SACRAMENTO -- One day after passing up a potential game-tying shot at the buzzer against the Portland Trail Blazers, Heat center Chris Bosh said he made the right play.
The Heat, 0-2 on its current six-game road trip, lost to the Trail Blazers 92-90 on Thursday night. On the game’s final play, LeBron James, who finished with 15 points, 10 rebounds and nine assists, dribbled at the top of the key with time running down before bolting to the basket.
The drive collapsed the Trail Blazers’ defense, and James turned in midair and found Bosh open just outside the paint. Bosh, who made his final seven shots of the game, turned down the look and instead deferred to Mario Chalmers, who was positioned behind Bosh and just outside the three-point arc.
“I don’t consider the past,” Bosh said Friday, a practice day for the Heat at Sacramento’s Sleep Train Arena. “The game never comes down to one play, and I made the right play.”
Chalmers was subbed out of the game with 3:54 left in the third quarter before entering for the final play.
“If Rio makes it, then it’s a great play, it’s a great assist,” Bosh said. “If he doesn’t, then it’s like, ‘Would you shoot it again?’ or ‘Should you have shot it?’
“I made the right play. … Yeah, I could have shot it. I could have took a dribble either way and shot it, but as soon as I saw [defender Wesley Matthews], I made my check to the corner, Rio actually made a great play in coming up and it was a game-winning shot. I guarantee you, if he gets to that place and that position again, he’s going to knock it down.”
After the game, Chalmers called the odd situation at the end of the game a first for his career.
Never before could he recall sitting out an entire fourth quarter, then entering the game for the last play and attempting a potential game-winner.
“It’s hard, sitting the last three minutes of the third, the whole fourth and then coming in in the last 10 seconds, but it’s one of those moments where you got to be ready,” Chalmers said.
Miami, at 23-11 overall, remains atop the Eastern Conference, but the Heat has won just three of its past eight games. Although several aspects of the Heat’s game showed signs of improvement against the Trail Blazers, the Heat is still struggling on the road to begin the season. The team is 7-8 away from Miami.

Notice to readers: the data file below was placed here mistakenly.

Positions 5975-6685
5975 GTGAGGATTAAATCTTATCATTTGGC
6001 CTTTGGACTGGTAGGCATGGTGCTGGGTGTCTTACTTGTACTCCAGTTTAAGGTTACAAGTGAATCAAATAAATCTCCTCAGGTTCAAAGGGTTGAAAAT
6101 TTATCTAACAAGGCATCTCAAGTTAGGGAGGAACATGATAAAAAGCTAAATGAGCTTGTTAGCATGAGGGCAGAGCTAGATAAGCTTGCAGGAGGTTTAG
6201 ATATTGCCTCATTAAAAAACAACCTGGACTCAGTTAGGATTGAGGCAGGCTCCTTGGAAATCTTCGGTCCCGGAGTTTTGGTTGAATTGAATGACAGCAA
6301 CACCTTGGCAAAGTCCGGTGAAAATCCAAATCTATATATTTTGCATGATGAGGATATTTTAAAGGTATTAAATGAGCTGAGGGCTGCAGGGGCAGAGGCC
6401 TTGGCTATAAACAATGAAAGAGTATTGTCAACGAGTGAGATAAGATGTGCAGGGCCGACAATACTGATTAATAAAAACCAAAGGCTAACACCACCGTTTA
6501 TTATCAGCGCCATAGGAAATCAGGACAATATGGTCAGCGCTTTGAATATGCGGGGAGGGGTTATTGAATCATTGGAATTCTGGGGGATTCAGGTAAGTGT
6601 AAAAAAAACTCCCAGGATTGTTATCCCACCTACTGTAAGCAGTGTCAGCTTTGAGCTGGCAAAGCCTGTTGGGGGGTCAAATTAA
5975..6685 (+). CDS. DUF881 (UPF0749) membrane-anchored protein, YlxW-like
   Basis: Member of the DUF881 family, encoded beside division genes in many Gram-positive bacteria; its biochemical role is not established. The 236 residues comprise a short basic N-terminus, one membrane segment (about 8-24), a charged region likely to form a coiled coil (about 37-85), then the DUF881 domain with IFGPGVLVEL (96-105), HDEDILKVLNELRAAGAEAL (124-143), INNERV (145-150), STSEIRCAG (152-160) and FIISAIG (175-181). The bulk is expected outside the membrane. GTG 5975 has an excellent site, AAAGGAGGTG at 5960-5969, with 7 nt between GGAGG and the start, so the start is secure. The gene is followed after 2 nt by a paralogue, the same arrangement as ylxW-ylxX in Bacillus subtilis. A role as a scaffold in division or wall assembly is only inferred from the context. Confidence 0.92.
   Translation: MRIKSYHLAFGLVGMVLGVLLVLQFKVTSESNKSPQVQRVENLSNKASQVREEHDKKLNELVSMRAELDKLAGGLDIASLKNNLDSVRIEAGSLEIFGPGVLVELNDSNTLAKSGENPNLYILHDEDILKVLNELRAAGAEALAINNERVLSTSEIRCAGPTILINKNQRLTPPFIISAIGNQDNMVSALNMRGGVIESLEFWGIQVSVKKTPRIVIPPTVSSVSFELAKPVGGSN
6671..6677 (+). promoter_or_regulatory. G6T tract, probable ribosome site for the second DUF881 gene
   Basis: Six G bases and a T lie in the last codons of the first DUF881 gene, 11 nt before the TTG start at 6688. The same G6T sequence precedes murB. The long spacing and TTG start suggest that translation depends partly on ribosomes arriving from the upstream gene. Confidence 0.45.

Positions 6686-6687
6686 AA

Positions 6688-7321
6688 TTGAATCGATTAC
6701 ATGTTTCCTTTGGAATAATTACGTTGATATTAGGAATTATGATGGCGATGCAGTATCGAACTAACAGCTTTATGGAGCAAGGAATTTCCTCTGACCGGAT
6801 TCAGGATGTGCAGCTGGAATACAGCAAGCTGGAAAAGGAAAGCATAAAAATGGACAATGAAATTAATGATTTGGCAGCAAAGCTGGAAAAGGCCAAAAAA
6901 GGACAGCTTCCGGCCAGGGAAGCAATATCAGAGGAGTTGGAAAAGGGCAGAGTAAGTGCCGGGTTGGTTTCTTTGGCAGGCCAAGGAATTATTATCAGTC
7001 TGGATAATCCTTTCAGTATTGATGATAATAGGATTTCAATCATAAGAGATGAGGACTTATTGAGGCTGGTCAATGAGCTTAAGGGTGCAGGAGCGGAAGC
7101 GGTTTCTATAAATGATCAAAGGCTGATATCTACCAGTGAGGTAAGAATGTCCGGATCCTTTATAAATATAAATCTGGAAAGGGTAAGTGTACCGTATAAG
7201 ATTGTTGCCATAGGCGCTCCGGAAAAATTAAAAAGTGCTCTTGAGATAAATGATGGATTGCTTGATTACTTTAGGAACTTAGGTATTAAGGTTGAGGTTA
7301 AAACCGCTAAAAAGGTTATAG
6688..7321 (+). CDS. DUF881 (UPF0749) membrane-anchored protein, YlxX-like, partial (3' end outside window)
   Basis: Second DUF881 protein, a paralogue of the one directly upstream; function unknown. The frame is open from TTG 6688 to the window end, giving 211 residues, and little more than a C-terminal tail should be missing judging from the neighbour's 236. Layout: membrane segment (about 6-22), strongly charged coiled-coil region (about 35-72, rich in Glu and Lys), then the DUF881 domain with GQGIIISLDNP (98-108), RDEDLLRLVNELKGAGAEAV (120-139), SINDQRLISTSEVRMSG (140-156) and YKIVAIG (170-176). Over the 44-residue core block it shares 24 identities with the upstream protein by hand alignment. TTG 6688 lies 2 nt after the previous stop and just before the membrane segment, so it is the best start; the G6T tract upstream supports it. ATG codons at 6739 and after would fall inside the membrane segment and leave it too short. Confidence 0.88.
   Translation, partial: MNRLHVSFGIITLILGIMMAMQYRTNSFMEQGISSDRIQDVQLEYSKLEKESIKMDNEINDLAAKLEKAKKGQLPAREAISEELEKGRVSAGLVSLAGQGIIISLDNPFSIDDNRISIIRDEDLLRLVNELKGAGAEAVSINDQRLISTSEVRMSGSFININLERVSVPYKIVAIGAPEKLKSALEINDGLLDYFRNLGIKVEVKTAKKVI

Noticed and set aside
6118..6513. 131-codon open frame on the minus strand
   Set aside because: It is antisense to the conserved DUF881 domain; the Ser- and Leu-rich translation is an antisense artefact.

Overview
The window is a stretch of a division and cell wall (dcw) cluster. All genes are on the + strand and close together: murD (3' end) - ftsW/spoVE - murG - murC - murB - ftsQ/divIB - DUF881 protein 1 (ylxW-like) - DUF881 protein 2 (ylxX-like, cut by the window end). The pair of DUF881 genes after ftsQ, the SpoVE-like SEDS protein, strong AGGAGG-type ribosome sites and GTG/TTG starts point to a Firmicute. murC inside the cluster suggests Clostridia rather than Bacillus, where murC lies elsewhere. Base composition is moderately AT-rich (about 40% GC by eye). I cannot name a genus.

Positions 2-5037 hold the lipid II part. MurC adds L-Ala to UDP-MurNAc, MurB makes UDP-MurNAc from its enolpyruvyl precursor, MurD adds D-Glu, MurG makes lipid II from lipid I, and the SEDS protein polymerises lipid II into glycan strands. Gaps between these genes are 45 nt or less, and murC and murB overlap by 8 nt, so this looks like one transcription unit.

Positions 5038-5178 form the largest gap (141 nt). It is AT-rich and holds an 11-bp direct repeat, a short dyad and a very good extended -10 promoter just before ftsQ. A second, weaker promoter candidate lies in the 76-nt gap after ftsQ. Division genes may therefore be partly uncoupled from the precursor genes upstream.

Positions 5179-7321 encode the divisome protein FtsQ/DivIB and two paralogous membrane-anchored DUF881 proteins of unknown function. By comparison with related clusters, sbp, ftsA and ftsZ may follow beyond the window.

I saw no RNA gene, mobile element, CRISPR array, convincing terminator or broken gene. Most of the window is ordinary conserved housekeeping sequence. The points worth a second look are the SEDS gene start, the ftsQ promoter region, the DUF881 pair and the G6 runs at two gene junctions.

Miami held Portland to 37.5 percent shooting and tied the Trail Blazers in rebounding at 45. Normally, those numbers are more than enough for a victory, especially considering the Heat has had the best offense in the NBA to begin the season.
“Trying not to let it linger — that’s the biggest challenge,” Bosh said. “Win or lose, we knew it wasn’t going to turn around today. It takes a while. We just have to really dissect this game and see what we could have done better on offense and defense and just get ready for the next one.”
James and Dwyane Wade struggled offensively Thursday, combining to shoot 12 of 34. For James, the game marked the end of his consecutive games streak of at least 20 points. He scored at least 20 points in the first 33 games of this season. Dating to last season, the streak ended at 54 games.
James and Wade said that they recognized early against the Trail Blazers that Bosh had the hot hand. Bosh was 13-of-18 shooting and scored 29 points, but he went with his instincts on the final play of the game. Chalmers was, after all, wide open with a chance to win the game on the road.
It was Bosh’s best game offensively since scoring 22 points on New Year’s Eve in the Heat’s overtime victory against the Magic at Amway Center. Bosh said he is most effective when he reminds himself during games to remain active.
“For me, it helps when I’m thinking about it constantly because it puts pressure on myself to produce no matter what — constantly making plays and looking for plays to make,” Bosh said.